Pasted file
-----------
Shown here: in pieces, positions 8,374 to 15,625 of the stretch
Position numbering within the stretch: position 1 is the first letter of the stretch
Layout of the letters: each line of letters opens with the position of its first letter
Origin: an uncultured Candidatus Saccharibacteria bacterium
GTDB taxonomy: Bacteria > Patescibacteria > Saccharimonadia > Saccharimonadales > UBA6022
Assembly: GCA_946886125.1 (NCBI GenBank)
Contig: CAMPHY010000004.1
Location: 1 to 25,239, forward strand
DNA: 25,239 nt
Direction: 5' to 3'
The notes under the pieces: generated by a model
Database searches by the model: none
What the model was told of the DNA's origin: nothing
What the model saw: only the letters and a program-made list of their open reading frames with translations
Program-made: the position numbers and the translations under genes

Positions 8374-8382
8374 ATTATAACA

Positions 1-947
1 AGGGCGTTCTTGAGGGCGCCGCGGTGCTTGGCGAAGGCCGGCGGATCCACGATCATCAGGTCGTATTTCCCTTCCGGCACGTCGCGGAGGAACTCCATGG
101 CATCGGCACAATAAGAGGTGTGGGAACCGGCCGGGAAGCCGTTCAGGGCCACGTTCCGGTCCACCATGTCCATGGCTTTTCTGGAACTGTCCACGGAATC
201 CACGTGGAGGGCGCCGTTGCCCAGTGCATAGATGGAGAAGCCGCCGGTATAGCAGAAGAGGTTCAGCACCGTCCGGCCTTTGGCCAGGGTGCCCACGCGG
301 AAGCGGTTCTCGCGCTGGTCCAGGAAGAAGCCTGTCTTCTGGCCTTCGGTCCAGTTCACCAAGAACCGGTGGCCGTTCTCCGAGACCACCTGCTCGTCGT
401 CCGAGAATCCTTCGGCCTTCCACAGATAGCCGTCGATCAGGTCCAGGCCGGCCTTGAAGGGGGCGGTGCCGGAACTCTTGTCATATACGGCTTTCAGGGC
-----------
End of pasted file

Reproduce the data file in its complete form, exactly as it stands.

Shown here: in pieces, positions 8,374 to 15,625 of the stretch
Position numbering within the stretch: position 1 is the first letter of the stretch
Layout of the letters: each line of letters opens with the position of its first letter
Origin: an uncultured Candidatus Saccharibacteria bacterium
GTDB taxonomy: Bacteria > Patescibacteria > Saccharimonadia > Saccharimonadales > UBA6022
Assembly: GCA_946886125.1 (NCBI GenBank)
Contig: CAMPHY010000004.1
Location: 1 to 25,239, forward strand
DNA: 25,239 nt
Direction: 5' to 3'
The notes under the pieces: generated by a model
Database searches by the model: none
What the model was told of the DNA's origin: nothing
What the model saw: only the letters and a program-made list of their open reading frames with translations
Program-made: the position numbers and the translations under genes

Positions 8374-8382
8374 ATTATAACA

Positions 1-947
1 AGGGCGTTCTTGAGGGCGCCGCGGTGCTTGGCGAAGGCCGGCGGATCCACGATCATCAGGTCGTATTTCCCTTCCGGCACGTCGCGGAGGAACTCCATGG
101 CATCGGCACAATAAGAGGTGTGGGAACCGGCCGGGAAGCCGTTCAGGGCCACGTTCCGGTCCACCATGTCCATGGCTTTTCTGGAACTGTCCACGGAATC
201 CACGTGGAGGGCGCCGTTGCCCAGTGCATAGATGGAGAAGCCGCCGGTATAGCAGAAGAGGTTCAGCACCGTCCGGCCTTTGGCCAGGGTGCCCACGCGG
301 AAGCGGTTCTCGCGCTGGTCCAGGAAGAAGCCTGTCTTCTGGCCTTCGGTCCAGTTCACCAAGAACCGGTGGCCGTTCTCCGAGACCACCTGCTCGTCGT
401 CCGAGAATCCTTCGGCCTTCCACAGATAGCCGTCGATCAGGTCCAGGCCGGCCTTGAAGGGGGCGGTGCCGGAACTCTTGTCATATACGGCTTTCAGGGC